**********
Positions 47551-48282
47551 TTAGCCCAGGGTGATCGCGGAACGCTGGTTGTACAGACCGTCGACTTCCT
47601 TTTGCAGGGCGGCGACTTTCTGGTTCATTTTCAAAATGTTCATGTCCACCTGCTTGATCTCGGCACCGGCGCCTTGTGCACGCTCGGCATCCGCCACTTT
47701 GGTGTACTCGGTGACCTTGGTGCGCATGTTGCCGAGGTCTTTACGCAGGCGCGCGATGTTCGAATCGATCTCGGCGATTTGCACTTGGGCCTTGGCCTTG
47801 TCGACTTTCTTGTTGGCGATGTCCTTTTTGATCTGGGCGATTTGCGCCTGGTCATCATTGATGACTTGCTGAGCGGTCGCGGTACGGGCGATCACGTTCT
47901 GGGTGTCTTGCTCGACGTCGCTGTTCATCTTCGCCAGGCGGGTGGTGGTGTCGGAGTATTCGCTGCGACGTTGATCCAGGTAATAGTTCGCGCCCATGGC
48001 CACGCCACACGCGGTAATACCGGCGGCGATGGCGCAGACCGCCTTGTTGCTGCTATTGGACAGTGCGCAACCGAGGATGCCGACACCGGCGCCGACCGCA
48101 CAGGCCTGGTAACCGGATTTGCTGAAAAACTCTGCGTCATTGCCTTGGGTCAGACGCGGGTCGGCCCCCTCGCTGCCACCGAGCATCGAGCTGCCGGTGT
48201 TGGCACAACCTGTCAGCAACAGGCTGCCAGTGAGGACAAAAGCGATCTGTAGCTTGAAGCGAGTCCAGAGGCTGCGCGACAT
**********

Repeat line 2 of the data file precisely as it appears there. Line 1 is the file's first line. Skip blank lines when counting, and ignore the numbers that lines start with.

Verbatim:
47551 TTAGCCCAGGGTGATCGCGGAACGCTGGTTGTACAGACCGTCGACTTCCT